It’s been a year and a half now since I left my 6-Figure “Corporate Job”. It was the best (and last) job that I ever had – I truly loved the people I worked with, and the position was very rewarding on several levels.
I learned so much working as a Project Manager in the Healthcare Industry, much more than I had ever imagined.
Managing anywhere from $500K to 4 Million in Monthly Revenue and anywhere from 40-90 projects at a given time – I learned the importance of being organized, prioritization, discipline and most of all – having systems in place to be able to manage it all.
Burnout was not only unavoidable, but expected. I remember seeing the PM’s I had mentored come and go, it was a demanding position, and without the right mindset and systems you are doomed for failure.
There is a LOT of value in having “help”. I hired my own Virtual Assistant to help manage my day-to-day tasks that did not require my “Unique Abilities” as a Project Manager.
Adaptation & Flexibility in the Corporate World:
You hardly hear about this in the corporate world. There is so much red-tape, policies, procedures, and processes that do not allow them to adapt to the ever-changing climate of business.
You might have a Company Conference Call or “Re-Organization” Once a year, or maybe every 6 months – but those “Changes” get rolled out, over some period of time, and by the time they are implemented – the technology has become outdated, or the competition leaves them behind.
Systems and Processes in the Entrepreneurial World
On the other side of the coin, for a little over a year and a half – I’ve taken a deep-dive off the cliff into becoming an Entrepreneur.
I’ll be honest, I wasn’t expecting to become an “Expert” in the Entrepreneurial world already – but I offered something severely lacking in this “Hustle” Economy – Order.
I’ve already been able to double my income from my past life as a Project Manager, a craft I spent 10 years developing in this new economy.
Because I offered valuable systems and processes seriously lacking in the world of “Hustlers”, that haven’t experienced the high-pressure corporate atmosphere and the responsibility / accountability you have no way to avoid when you work for a Fortunate 500 Global Brand.
I Took My Knowledge for Granted
I was always a “Small-Fry” at Philips, I was young, just turned 30 – By far the youngest of the Project Managers, and boy was I ambitious.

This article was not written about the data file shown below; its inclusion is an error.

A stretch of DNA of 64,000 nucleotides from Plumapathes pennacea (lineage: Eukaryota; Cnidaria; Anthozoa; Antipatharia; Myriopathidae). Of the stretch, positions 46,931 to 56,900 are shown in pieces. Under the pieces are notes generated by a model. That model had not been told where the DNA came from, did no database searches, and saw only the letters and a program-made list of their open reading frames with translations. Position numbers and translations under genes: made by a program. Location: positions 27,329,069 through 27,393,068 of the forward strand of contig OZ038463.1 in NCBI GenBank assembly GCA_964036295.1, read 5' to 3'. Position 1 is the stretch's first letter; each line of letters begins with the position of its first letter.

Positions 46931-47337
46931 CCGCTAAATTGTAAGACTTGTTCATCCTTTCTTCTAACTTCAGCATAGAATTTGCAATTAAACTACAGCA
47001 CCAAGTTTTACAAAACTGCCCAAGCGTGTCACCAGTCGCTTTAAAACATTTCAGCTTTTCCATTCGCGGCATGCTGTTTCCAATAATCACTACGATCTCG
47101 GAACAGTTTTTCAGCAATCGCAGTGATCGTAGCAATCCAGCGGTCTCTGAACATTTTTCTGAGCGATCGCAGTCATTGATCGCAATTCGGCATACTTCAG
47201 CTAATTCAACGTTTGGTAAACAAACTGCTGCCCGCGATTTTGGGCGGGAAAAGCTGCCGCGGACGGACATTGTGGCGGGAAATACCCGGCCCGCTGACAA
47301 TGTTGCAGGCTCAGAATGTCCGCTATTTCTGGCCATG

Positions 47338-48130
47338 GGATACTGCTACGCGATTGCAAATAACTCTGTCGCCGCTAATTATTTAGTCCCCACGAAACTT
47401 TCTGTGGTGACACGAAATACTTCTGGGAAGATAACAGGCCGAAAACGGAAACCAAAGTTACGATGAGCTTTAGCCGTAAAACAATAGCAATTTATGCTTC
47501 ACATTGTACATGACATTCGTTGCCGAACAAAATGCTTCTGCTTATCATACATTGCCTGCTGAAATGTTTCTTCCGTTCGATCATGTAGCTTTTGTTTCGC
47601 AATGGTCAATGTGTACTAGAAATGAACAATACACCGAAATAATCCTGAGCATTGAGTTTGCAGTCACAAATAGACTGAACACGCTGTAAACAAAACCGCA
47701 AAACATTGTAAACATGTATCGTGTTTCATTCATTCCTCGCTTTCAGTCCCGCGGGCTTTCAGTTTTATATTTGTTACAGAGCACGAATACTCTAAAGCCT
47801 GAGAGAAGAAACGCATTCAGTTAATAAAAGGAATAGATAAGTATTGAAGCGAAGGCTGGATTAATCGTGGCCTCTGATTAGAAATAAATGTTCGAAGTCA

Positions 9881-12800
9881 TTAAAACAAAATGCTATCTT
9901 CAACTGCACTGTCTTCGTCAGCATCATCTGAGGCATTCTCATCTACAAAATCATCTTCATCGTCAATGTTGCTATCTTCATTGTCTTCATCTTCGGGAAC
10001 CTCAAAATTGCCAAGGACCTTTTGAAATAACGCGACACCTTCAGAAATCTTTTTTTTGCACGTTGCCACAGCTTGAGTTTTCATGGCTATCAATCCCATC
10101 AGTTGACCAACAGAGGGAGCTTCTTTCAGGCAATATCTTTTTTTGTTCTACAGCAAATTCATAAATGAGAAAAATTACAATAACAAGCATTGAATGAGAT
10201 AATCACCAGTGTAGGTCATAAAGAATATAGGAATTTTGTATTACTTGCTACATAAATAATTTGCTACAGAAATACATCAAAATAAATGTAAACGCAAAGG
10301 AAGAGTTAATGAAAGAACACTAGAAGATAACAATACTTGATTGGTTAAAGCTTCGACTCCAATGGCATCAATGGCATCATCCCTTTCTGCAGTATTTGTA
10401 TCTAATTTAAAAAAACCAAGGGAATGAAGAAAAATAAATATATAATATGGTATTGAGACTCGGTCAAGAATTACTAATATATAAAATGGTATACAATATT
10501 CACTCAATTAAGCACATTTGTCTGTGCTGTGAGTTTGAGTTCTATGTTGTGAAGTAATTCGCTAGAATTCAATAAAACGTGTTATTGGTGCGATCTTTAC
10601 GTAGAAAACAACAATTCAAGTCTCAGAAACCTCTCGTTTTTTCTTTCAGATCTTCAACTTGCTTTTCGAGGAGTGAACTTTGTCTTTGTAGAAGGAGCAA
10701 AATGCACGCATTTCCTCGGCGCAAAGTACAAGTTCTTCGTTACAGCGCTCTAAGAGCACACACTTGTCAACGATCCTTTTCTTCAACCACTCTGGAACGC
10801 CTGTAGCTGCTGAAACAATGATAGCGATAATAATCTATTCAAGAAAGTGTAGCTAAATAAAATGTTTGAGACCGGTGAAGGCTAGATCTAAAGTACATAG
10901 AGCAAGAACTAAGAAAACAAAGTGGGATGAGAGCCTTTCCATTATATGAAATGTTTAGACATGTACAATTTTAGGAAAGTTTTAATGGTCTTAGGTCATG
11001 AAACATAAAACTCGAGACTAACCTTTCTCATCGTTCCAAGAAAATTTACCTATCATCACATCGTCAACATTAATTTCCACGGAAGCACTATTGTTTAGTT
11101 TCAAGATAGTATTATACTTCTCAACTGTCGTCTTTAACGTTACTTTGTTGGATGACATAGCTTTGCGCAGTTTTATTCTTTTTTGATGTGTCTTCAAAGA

I took my 6 month pregnant wife and moved right outside Portland, Oregon to take on the role as Project Manager for Philips after being the Information Technology Coordinator for a School District in Northern California.
I’ve always been fortunate that every time I left a position it was because I was recruited for a “New Opportunity” with more responsibility (and of course more pay).
This Time Was Different
After almost Four Years at Philips, the role had become very challenging to my family and my relationships. My wife and I had grown apart, with all the turn-over in my region I was managing 5 States, Washington, Oregon, Montana, Idaho, and Alaska. From time to time I was also thrown around to different states like Northern California or New Mexico to help save projects that were going south.
On top of that my Grandfather was 94 and literally on his deathbed in California. I had requested a transfer several times back to California (which they promised when I was first hired that it would happen within the first couple years when available).
It was not granted.
My wife and I also had a very rough time dealing with a miscarriage during a Project GO-LIVE. I couldn’t even be there for my wife, I had to fly to Alaska on a Project going sideways, and my mother-in-law had to use the “FMLA” (Family Medical Leave Act) to take time off her demanding job and fly up to care for her while I was in Alaska.
The only solace I had was one of my mentors and leaders at Philips Wally who brought my wife and I Thai food (my wife’s favorite) during all the disaster. My good friend and partner on the Clinical side Shannon was always there to listen, and comfort me.
Yet, we were still not with our families, trapped, secluded, vulnerable.
Reclassification: The Value Proposition (or lack there of)
To top things off, the final straw that made me decide to make the leap – February 29th… Leap Day 2016 was the “re-classification” to a salaried position.
There’s nothing more demoralizing than being told by someone that you’re getting a new “Title” – I was “Project Manager III” it included a 20% raise, a switch to a salary scale which meant no more time card (YAY! I thought?)
I had always been told if you really want to be successful in life you can’t trade time for money. You have to be rewarded for your efforts, and I finally felt like I was on the right track.
The Realization That I Was Valued LESS
Towards the end of my career at Philips, I was asked by some of the upper management a question, “How do we keep guys like you from burning out or leaving the organization”?
Knowing what I knew now, I could have given them a lot more feedback – I was not even contemplating leaving when that was asked of me.